Wednesday, July 6, 2011

Your Cat and The Dog

Working with Great Pyrenees, we have had the amazing luck of being able to suggest their new Pyr will be great with their family cat.  Most animal lovers have many species at home, and their harmony together should be paramount to your desire to keep adding.  While we can advise someone on whether a dog is good or not with cats, you really need to consider your cat.  Great Pyrenees, as livestock guardians, should be great with your cat or other small animals.  Their job is/was to guard the farm and flock, and a Pyr who isn't cool with cats is a rarity.

I have run into many cat owners who give minimal consideration to their cats in many ways.  If you dote on your cats, or worry too much about how they'll react, you get labeled as "cat person", which label somehow suggests you address the health and well being of your feline unrealistically.  I am a cat and dog owner, and was first a cat owner, and my concern about them, or any animal which preceded any new animal, is my main concern.

Regardless of if your new dog likes cats or not, you need to consider the temperament of your cat.  The best dog in the world may still freak them out.  And if you know cats, you know they show this dissatisfaction in many undesirable ways.  Cats are extremely sensitive to change, and may often urinate in undesirable places (to say the least) as his/her main way to express their upset emotional state.

My cats were all seniors before they ever met their first dog.  I was nervous, but at the same time I was confident they'd be fine.  Why, is because all my cats are extremely socialized, which yielded highly confident, resilient animals.  I don't "treat them like ferns", where I clean up after then, water and feed, and am content to let them be.  I always ensured an optimal amount of affection, play, and talk.  When I introduced a dog, and then more dogs, I ensured I did not cut back on my time one on one with them. I also ensured they had plenty of places to jump up high to escape the dog tyranny and feel safe.

If someone has a cat who was rescued and perhaps isn't as confident as they should be to accept a dog, consider gentle ways to introduce them.  I know with new cat introductions, I was advised to allow my cats to be separated and sniff each other through a door for a day or two.  Never force socialization; never pull your cat out from it's safe place and demand it "gets over it".  Give them time, and be sure they have places to hide and high places to stand and look down on the dogs (which they inevitably think is their place in the order of things).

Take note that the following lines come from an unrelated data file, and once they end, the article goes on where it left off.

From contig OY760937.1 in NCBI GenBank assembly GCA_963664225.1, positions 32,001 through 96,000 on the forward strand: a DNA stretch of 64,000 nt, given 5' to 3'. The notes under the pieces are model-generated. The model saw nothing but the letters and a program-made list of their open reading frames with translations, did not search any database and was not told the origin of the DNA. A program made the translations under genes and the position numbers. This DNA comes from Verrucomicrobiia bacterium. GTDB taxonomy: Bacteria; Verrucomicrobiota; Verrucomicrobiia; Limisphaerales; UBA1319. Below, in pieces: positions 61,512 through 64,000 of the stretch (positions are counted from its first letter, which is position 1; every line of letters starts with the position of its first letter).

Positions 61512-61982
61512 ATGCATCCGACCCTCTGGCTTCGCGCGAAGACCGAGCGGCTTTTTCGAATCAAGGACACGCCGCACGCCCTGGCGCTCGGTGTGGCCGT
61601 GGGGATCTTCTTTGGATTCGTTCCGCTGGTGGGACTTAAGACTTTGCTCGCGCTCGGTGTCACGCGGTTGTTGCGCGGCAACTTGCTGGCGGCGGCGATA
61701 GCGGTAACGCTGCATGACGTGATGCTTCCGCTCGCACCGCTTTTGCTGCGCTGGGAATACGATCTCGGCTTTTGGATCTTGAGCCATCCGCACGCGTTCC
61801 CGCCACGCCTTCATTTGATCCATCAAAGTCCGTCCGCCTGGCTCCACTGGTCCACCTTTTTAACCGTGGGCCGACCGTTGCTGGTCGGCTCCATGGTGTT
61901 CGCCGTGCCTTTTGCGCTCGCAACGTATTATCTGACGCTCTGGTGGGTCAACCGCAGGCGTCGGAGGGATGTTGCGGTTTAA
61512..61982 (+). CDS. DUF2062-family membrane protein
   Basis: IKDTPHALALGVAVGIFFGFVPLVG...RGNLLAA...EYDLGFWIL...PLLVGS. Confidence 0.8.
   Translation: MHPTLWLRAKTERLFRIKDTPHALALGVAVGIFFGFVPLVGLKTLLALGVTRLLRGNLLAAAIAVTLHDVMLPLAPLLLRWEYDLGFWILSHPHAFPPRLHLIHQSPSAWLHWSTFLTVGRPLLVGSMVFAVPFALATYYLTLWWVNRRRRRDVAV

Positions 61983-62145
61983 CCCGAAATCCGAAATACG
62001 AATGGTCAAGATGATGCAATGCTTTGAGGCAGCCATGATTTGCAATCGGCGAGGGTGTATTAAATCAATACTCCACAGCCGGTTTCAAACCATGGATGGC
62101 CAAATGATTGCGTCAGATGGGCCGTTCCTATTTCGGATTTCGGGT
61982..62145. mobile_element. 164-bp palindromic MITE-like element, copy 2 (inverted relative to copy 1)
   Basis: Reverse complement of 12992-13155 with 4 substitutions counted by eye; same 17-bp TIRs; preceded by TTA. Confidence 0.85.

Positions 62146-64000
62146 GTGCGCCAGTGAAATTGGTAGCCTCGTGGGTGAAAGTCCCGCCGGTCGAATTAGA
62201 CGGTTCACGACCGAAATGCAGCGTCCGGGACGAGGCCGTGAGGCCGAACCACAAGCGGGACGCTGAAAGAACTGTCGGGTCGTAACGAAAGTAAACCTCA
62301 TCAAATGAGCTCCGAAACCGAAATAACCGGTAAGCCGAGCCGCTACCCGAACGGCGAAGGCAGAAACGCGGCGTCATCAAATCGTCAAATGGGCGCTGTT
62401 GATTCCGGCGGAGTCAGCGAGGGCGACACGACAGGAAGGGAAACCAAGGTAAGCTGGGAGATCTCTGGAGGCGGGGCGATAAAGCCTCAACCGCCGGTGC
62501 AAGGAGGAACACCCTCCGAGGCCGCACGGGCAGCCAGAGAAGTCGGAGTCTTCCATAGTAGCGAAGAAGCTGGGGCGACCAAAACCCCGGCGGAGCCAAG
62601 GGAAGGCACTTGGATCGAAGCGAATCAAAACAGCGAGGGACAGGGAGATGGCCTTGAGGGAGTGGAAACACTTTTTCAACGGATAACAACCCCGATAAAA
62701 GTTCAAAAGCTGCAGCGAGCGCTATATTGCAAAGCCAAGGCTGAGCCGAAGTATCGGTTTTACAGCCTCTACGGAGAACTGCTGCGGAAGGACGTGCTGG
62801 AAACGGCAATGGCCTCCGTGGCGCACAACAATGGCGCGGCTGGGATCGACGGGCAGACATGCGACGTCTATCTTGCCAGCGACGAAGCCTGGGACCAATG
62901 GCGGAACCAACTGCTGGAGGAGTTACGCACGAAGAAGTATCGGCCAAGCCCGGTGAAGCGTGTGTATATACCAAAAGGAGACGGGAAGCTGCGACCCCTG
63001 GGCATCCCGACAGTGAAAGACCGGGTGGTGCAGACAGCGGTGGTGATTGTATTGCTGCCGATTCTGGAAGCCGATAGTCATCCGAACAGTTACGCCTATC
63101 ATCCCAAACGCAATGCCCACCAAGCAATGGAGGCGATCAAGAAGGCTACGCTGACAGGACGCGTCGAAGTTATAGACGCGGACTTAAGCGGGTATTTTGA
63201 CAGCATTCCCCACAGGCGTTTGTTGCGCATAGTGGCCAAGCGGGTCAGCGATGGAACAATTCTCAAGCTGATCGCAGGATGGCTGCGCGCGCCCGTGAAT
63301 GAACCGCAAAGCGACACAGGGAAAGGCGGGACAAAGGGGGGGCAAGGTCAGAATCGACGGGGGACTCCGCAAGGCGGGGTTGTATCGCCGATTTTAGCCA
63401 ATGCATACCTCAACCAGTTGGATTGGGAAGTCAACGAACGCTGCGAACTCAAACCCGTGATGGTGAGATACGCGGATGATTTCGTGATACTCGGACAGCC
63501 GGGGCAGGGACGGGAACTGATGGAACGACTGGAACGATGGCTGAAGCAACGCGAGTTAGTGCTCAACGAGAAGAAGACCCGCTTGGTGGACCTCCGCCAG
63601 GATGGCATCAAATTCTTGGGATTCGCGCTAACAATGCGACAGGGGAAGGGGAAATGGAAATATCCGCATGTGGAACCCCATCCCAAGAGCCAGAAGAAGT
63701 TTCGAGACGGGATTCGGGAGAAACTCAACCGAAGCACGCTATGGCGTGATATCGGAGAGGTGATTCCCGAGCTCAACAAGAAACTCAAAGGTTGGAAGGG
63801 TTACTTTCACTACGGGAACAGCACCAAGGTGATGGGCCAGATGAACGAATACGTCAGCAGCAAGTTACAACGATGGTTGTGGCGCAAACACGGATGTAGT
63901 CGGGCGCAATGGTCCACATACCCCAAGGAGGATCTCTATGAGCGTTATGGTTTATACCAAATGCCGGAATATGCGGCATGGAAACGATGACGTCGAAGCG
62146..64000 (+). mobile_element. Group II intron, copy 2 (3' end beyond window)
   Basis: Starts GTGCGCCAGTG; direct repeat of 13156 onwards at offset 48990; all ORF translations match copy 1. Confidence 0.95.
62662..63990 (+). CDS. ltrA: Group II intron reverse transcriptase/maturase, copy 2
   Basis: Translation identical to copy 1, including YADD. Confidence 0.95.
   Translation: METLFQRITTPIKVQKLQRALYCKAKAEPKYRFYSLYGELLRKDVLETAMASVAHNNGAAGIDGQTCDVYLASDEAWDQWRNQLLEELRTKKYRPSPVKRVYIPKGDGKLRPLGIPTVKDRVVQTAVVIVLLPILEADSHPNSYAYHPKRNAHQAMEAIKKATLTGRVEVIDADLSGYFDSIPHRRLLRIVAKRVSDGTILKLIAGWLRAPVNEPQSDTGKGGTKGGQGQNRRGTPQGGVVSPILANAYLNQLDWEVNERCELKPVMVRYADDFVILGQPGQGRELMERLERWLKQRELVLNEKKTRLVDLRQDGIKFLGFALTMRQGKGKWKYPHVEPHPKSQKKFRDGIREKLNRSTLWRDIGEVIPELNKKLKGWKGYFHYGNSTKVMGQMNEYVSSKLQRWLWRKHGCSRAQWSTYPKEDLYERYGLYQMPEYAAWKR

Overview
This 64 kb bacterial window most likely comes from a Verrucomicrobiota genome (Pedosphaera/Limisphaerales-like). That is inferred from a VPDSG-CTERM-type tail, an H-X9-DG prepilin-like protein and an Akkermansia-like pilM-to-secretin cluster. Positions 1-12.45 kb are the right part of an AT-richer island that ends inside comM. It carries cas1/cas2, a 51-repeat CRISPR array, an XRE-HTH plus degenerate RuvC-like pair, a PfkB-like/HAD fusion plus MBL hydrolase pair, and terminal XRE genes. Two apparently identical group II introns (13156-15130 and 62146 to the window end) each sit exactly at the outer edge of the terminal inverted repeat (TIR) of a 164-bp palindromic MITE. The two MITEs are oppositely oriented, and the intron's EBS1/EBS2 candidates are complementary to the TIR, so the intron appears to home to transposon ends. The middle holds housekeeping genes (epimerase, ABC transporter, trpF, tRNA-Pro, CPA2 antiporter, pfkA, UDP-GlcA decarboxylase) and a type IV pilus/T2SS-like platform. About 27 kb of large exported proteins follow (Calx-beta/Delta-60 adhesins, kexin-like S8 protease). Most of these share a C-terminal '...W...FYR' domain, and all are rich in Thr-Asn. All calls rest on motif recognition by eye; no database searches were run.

If your cat is really freaked out, maybe skip on the dog for now.  Your previous animals are your first commitment, and no level of selfish desire to add more animals should take precedence over their needs.
All the same, don't give up on your new dog right away if they don't respond ideally to your cat.  They may need your gentle guidance to understand what is acceptable.  My one Pyr, Cahota, growled at 1 of my cats for a couple of days when he came home.  It wasn't random, he growled when Mr. Gink (my cat) was receiving affection from me when Cahota thought it was all about him.  When I heard the growl, I did not put down Gink (in fear he'd realize his growl got it's desire effect), I stood, Gink in arms, and got a tall, strong body posture in front of Cahota.  I explained to him, "No, Gink is my cat and you don't growl at anything I own".  Eventually, in not much time at all, Cahota got it.  I was never afraid he'd hurt Mr.Gink, as he is a Pyrenees after all, and it'd be highly unusual.

I sometimes still need to correct one of my dogs with my cats.  Sometimes the running of a kitty is just too much for a dog to take.  My dogs smile wide and take pursuit, shocked that my cat didn't intend to play the whole time.  But, my cat finds it's safe zone where it can scowl down at the dog and reassure him that he, of course, is way smarter!

Great Pyrenees are my breed match for many reasons, and the main reason being is their lower energy level and acceptance of cats.  Higher energy dogs, I have found, tend to freak out cats more.  Cats raised with dogs seem to show a great resilience, but I would advise a new dog owner away from herding breeds or other nervous/high energy dogs unless their cats are well socialized or grew up with dogs.  I know my Pyrs and Bull Mastiff listen to me, and moreover I know they spend most of their day sleeping.. which my cats are extremely grateful for!


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